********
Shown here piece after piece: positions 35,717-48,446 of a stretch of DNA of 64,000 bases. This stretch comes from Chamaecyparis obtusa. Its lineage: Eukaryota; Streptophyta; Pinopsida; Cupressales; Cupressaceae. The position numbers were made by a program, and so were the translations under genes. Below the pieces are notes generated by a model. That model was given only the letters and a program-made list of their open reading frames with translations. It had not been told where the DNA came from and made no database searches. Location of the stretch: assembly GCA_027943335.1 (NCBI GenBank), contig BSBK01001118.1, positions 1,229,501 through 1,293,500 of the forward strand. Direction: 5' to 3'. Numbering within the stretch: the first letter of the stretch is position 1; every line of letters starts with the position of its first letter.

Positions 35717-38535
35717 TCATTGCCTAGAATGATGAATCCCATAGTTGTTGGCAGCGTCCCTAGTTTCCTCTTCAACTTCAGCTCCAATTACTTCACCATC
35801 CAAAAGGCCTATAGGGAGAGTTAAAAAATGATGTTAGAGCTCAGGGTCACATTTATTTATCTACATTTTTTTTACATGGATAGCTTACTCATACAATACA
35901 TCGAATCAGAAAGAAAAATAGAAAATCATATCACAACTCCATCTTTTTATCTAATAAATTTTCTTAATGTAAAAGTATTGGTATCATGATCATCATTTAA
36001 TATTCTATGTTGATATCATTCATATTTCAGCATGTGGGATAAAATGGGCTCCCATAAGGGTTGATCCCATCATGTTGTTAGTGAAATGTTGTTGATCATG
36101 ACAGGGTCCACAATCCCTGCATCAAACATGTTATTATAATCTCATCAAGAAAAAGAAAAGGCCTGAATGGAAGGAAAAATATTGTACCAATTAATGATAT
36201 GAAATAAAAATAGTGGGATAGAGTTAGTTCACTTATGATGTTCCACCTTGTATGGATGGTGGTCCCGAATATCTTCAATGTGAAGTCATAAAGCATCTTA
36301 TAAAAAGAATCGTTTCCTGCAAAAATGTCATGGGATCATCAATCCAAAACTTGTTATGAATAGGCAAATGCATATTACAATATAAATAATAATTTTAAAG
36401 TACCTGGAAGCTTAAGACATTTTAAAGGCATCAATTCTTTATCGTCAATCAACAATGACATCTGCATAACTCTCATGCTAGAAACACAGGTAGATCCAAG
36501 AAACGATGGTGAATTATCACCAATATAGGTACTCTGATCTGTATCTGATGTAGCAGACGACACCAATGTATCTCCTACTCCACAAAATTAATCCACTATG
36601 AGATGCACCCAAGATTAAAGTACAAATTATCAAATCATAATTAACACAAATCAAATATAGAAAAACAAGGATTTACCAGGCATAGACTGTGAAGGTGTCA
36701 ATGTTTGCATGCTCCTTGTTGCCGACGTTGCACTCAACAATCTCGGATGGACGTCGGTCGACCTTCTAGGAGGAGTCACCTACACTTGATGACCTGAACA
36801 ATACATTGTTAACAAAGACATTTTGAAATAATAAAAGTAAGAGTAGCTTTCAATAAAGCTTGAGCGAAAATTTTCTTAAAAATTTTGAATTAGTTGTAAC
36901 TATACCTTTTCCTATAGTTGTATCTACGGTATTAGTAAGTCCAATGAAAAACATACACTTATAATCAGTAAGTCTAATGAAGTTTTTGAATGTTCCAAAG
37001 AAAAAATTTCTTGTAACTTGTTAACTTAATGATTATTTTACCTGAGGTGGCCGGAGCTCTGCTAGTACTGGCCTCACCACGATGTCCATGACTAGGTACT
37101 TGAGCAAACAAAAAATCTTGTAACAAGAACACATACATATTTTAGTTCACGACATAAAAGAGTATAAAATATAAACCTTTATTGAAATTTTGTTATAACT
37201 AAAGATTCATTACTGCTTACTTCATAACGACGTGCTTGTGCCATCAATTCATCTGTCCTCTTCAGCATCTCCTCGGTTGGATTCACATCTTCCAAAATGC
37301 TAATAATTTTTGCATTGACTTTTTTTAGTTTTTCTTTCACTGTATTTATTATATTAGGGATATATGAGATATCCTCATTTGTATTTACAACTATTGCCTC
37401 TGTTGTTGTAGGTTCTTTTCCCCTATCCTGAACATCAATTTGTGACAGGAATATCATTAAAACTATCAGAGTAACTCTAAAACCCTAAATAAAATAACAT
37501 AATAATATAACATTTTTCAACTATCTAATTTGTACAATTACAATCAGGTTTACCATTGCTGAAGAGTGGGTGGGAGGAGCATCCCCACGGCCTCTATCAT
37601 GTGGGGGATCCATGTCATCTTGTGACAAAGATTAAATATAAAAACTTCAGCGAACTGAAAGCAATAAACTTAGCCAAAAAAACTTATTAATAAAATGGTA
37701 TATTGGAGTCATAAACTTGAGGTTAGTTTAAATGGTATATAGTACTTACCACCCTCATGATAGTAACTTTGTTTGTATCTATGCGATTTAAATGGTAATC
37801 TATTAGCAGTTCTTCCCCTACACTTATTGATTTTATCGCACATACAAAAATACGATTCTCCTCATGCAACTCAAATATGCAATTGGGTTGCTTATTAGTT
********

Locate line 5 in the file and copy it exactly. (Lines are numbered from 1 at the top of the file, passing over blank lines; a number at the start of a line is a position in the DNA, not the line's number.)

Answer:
35901 TCGAATCAGAAAGAAAAATAGAAAATCATATCACAACTCCATCTTTTTATCTAATAAATTTTCTTAATGTAAAAGTATTGGTATCATGATCATCATTTAA